Author has written 2 stories for Buffy: The Vampire Slayer.
First of all, I don't know where to put my disclaimer so I will just say, for and on the record, that copyright to any and all characters in Buffy or Angel resides solely and irrevocably with Joss Whedon, Mutant Enemy and/or Warner Bros, not with me. I will not make any money from my story or stories, and that's all there is to it, now and forever.
Anyway, I hope you enjoy Drusilla's Roses and Drusilla's Redemption and, with trepidation, ask for your reviews, bearing in mind that the version you can see is not italicised or arranged exactly as I would like! I'm not an IT wizard. I am, however, a 54-year-old Scottish ex-librarian, not altogether unlike Giles, long a fan of Buffy but nowadays under the thrall of Drusilla, whom I found to be bewitching, vulnerable but sadly underdeveloped.
I always wanted to know what happened to her after Spike dumped her (literally on the ground), and secondarily, what might have happened to Buffy & Co. right after Chosen. Drusilla's Redemption is probably the only story in existence which properly develops and redeems Drusilla. Drusilla Revenant, the last part of the trilogy, contains an astonishing twist and is being held back at least until Dear Miss Landau, my non-fiction novel about the real-life tale related to the trilogy, was published in March 2012 by Chaplin Books (www.chaplinbooks.co.uk). I have also completed the standalone Spike & Dru tale, Spike & Dru : the Graveyard of Empires, which, it seems, brings my quartet to a close.
In addition, Dear Miss Landau is now being turned into a stage musical (dearmisslandaumusical.com) and I have become a blogger for the Huffington Post (UK). One of my articles (The New Buffy Movie, Really) details how a new Buffy-related movie could be made.
Please also read the written interview with me on Chaplin Books website (I'll add the draft version below), and if anyone wants to see the original, properly italicised versions of Roses and Redemption, please contact me.
Here is the draft interview:
1) How did you first get interested in Buffy the Vampire Slayer?
“Without giving too much of Dear Miss Landau (DML) away, let’s just say that Buffy’stales of knights, demons, redemption and quests, relocated from the green and pleasant fields of King Arthur’s England and Hammer Films’ Transylvania to the stucco and adobe-adorned small town streets of Sunnydale struck a deep and abiding chord with me. The “all for one and one for all” camaraderie of the Scoobies was a badly-needed contrast to some of the nasty sides of human nature I was seeing at the time. Buffy really was a chink of light during a very dark time, and did lead to a real-life quest.”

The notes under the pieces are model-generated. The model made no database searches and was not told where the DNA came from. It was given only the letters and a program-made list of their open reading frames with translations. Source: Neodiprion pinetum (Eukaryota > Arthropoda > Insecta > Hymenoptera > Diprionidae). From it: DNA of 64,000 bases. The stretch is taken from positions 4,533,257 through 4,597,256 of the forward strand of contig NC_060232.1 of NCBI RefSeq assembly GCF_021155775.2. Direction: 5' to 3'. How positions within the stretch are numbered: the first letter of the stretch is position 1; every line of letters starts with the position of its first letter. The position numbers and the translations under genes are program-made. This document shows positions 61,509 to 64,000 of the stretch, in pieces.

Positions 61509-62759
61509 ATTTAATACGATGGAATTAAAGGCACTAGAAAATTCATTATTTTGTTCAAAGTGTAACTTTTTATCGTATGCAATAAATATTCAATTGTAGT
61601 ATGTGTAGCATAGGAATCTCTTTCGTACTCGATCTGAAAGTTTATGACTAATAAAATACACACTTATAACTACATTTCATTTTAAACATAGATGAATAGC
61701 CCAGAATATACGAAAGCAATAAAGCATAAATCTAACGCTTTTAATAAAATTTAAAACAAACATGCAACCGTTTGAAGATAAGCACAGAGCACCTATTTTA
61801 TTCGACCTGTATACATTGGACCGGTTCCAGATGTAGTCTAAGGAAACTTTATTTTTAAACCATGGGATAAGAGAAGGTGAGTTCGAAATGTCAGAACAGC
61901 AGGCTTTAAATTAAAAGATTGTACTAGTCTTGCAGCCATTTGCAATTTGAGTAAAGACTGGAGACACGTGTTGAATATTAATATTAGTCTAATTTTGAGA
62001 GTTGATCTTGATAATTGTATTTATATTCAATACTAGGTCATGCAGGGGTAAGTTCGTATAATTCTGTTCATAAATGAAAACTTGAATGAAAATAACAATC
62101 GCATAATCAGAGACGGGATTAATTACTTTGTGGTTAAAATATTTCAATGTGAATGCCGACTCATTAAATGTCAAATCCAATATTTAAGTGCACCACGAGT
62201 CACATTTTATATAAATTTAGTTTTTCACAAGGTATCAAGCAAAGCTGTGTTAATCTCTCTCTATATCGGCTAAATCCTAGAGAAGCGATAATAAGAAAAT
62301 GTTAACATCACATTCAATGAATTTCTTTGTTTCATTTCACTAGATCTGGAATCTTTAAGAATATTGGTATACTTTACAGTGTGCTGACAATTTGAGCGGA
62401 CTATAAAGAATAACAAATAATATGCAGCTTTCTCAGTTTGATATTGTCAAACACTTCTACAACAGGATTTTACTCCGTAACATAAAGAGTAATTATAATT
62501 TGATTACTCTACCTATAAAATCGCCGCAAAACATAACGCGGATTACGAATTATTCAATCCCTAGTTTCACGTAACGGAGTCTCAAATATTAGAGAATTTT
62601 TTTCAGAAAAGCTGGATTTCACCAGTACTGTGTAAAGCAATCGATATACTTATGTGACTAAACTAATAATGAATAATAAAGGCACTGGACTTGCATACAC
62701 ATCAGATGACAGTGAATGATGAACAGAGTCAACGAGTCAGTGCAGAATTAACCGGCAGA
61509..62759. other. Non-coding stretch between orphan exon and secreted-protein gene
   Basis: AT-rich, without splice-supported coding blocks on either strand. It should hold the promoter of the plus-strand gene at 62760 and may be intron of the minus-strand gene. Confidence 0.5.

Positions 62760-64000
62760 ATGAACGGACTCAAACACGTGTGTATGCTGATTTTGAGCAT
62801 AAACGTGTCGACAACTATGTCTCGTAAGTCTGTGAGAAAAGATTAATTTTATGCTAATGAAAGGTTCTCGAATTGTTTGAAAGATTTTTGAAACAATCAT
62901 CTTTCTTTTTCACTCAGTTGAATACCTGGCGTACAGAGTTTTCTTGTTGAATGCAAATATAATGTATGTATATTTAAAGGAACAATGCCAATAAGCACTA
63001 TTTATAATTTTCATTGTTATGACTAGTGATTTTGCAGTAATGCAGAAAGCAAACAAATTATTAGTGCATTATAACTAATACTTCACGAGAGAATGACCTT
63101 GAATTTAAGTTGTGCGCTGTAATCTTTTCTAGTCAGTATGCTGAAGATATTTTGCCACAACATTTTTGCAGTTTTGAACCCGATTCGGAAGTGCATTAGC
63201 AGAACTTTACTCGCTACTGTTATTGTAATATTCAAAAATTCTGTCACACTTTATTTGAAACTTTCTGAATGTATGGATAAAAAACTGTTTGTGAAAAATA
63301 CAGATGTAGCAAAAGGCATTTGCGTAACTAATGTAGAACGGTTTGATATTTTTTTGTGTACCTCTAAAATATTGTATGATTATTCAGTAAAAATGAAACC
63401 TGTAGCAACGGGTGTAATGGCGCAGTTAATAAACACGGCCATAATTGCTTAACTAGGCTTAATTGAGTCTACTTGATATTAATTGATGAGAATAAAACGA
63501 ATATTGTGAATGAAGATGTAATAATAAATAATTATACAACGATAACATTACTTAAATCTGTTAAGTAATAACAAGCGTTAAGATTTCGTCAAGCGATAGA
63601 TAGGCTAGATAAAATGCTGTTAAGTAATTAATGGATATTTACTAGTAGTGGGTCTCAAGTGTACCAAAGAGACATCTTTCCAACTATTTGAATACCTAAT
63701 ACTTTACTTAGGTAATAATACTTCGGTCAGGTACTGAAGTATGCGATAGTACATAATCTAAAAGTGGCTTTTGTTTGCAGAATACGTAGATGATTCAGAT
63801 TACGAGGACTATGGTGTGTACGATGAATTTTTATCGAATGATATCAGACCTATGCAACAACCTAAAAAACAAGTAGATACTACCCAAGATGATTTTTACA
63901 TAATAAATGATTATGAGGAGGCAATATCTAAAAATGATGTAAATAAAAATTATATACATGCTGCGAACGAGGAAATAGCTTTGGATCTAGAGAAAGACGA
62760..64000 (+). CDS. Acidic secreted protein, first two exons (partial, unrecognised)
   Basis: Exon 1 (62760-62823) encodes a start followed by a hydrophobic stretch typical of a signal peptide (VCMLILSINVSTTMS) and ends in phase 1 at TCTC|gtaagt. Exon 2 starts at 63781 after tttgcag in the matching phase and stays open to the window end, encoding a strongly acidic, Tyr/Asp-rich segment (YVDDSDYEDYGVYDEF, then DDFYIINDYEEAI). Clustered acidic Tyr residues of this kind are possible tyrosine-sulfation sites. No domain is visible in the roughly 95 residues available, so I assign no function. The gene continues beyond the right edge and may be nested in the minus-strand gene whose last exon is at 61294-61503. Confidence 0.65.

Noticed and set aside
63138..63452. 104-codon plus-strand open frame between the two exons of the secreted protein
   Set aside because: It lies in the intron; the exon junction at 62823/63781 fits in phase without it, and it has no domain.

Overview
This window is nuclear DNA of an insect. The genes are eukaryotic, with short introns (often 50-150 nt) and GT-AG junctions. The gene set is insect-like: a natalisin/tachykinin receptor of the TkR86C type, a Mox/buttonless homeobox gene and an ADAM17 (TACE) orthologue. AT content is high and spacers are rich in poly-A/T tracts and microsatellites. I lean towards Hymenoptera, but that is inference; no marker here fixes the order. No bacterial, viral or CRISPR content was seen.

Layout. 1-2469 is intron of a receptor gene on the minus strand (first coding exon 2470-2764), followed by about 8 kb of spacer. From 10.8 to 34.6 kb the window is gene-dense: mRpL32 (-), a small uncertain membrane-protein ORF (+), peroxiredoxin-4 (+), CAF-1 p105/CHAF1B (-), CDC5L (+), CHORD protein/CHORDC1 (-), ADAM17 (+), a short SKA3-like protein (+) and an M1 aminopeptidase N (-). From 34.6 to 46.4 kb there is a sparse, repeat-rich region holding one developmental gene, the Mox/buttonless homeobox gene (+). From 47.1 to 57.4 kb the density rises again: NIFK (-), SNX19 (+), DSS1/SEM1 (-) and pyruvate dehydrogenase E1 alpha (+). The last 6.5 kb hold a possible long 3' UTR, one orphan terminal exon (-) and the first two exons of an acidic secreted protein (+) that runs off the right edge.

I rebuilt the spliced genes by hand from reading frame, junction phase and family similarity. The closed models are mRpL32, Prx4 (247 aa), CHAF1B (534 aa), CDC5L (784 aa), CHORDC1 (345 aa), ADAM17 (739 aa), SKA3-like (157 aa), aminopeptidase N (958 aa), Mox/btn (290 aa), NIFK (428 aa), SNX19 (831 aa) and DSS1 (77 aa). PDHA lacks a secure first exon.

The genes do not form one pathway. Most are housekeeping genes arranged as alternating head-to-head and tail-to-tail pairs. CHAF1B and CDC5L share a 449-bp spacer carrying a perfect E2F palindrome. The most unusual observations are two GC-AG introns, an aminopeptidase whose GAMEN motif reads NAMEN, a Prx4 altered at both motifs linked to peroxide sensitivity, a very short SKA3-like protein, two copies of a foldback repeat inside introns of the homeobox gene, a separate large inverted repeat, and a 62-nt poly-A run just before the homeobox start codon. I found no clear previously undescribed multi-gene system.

2) What appealed to you about the character of Drusilla in particular?
“The absolute truth about my relationship with Drusilla is reserved for DML, but I will say that despite being an insane demonic killer, underneath the mask of the vampire was a shy, sweet girl who was a lot more pleasant than the racist xenophobes myself and a black colleague had been putting up with.
“In a word, the demon was kinder than the human, and I loved her dearly for it.
“As people with autism are generally not that empathic, I would say that my abnormally strong emotional connection with my dear old Dru is worth some academic study.”
3) You went on to write a trilogy of novellas about Drusilla. Is this when you first made contact with Juliet Landau?
“DML will detail the stops along the way to Sunset Boulevard, but when I began to write Drusilla’s Roses, the first tale of the trilogy, I basically went on a complete creative bender. I wrote, I would say, not a story about Dru, but the story which should have been written for her at the time of Buffy but wasn’t.
“In my opinion, the character of Drusilla had not been developed as fully as the other members of her vampire family – Spike, Angel and Darla – had been. It was as if Dru herself chose me to finish the job. I know how strange that sounds, but that’s how it felt at the time. There are any number of technically proficient writers around, but she needed someone who also loved her passionately, with all his heart and soul, and would fight to the last drop of his blood to bring her back.
“She needed her noble knight, and she found him.
“Then, when it was all over, there was nothing else I could do except put Dru in the care of her creator. So I sent Drusilla’s Roses to Hollywood, to an actress I did not know, whose middle name was Rose…”
4) You travelled alone across the US to meet her: what aspects of this did you, as an autistic man, find most difficult?
“You’d think the tale behind my last answer would be extraordinary enough for one lifetime, but yes, despite being tired, damaged, middle-aged and autistic, I broke with my routines and travelled alone across America.
“I am high functioning and I had done it before, but that had been twenty years earlier; and there’s many a man who remembers the days of his youth and dreams he may return to them, but knows deep down they’re gone for good.